Wally interprets this in the tradition of feminist drawings, as in the constructions of femininity in Birgit Jürgenssen’s drawings. What is particularly notable about Wally’s argument is her way of viewing, very different from the Surrealists, the totality of the creative process as a mode of gaining control so as to to flee the uncontrolled.
In the philosophical tale of “The Little Prince” by Antoine des Saint-Exupéry, who addresses the meaning of home, there is a passage where the curious prince meets with the fox and asks it whether it would like to play with him. The answer given by the fox, which stands for the other, the foreign, the dangerous, but also for cleverness and its warning are strange: “Je ne puis pas jouer avec toi, je ne suis pas apprivoisé” – “I cannot play with you. I am not tame.” “A-privoiser” means literally: I am private, I stick to myself and am not socialized. Only on emerging from the private realm is danger tamed, allowing the essential to become visible.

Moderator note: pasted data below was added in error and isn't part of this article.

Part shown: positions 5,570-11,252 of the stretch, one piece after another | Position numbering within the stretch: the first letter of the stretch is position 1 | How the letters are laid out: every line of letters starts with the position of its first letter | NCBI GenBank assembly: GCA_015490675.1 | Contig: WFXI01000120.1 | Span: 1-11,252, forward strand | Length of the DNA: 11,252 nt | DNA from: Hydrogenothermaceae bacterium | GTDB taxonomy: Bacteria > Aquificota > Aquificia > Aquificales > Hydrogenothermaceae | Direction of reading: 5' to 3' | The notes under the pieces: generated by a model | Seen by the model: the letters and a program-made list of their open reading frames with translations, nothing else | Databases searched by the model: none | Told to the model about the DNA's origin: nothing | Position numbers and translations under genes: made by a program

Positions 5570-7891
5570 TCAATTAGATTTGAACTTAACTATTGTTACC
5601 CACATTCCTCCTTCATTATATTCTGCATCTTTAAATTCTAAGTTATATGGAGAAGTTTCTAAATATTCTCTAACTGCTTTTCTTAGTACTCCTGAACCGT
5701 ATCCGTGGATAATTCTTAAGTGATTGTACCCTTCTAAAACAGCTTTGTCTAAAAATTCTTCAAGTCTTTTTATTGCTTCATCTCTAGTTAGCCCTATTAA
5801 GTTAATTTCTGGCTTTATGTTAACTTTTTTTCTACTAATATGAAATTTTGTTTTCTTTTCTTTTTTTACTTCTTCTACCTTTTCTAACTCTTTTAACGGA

Hayward’s approach to appropriating the in-between consciousness by means of drawing and the subsequent translation into the haptic object, could be also be read in the opposite sense – as slow “apprivoiser” – as targeted experience and announcement with uncanny, yet appealing spaces of the unconscious into a state of being tamed. As in the prince who leaves his homeland so as to be able to find it by means of distance is making something visible a process, a slow process of acquaintance and experience, a marking off of territory and becoming aware of the rules. “You only see well with your heart,” the fox says.